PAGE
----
In the aftermath of an ugly incident between a fan in Utah and Russell Westbrook，an altercation that resulted in Westbrook being lighter $25,000 and the fan banned from Jazz games for life.
The NBA sent a league-wide memo out encouraging to create a PSA to stress the “importance of respect and civility in NBA arenas”.
Too often though, heckling crosses the line.
Jayson Tatum said, “People always expect us to turn the shoulder. And we get paid all this money, we should be able to let them talk to us any kind of way, and that's just not true.
For the most part, we do a good job of letting go and running out the other way.
but what that person said was tough. It was out of line and very disrespectful to who he was as a person. We've all been out there. You've got to stand up for yourself.”
Here's the thing about heckling: At its best, it's fantastic. Home court advantage isn't restricted to cheers and boos. There's a place for creative and well-placed heckles.
Last month, with the Anthony Davis trade rumors swirling, Pacers fans started chanting LeBron's going to trade you at Brandon Ingram when Ingram stepped to the free throw line.
Last season, Boston fans chanted Not a rookie at eventual Rookie of the Year Ben Simmons, a nod towards the fact that technically Simmons was a second-year player.
Remember Robin Ficker? In the '80s and '90s, Ficker was the NBA's most notorious heckler. A die-hard Washington Bullets fan, Ficker was renowned for his creativity.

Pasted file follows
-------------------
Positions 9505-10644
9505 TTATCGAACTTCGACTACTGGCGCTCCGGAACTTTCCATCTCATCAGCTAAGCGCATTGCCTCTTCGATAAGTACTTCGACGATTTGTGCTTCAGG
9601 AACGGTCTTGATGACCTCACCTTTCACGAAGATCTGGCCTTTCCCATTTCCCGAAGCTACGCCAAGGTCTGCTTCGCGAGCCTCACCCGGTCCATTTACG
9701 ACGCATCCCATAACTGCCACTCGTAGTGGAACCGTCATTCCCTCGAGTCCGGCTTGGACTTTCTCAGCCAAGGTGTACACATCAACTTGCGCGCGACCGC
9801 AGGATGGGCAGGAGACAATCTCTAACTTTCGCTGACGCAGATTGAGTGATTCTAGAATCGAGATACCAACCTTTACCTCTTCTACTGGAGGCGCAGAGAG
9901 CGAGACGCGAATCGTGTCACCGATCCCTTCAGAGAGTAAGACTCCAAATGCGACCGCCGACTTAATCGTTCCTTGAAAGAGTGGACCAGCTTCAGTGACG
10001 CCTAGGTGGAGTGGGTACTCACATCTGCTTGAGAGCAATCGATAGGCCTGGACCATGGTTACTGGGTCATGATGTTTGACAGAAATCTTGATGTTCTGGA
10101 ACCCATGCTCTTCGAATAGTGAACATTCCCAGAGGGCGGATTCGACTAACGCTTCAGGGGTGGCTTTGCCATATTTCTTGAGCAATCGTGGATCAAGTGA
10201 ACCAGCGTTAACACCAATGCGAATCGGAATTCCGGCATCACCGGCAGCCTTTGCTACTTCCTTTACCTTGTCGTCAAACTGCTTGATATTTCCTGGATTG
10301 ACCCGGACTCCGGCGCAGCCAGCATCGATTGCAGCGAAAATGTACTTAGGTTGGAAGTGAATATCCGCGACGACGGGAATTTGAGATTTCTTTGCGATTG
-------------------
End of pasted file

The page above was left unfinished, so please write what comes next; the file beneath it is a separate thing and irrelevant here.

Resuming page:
From his seat behind the visitors bench, Ficker crawled under Phil Jackson's skin by reading aloud sections of Jackson's autobiography.
Within those parameters, heckling is fine.
Some players actually enjoy a creative heckle. No story about Reggie Miller's career is complete without including his infamous battles with Knicks super fan Spike Lee.
The NBA isn't likely to take any further steps beyond encouraging teams to increase awareness.
Besides fans should want to protect the NBA viewing experience. As Stevens notes, the NBA offers the best in-game experience in sports. There are no barricades between fans and the floor, like in hockey.
There's virtually no distance between them and the players, like in baseball and football. The Westbrook incident won't push the league towards any significant changes, but an escalated one, like the Pacers-Pistons fan-fueled brawl in 2004 might.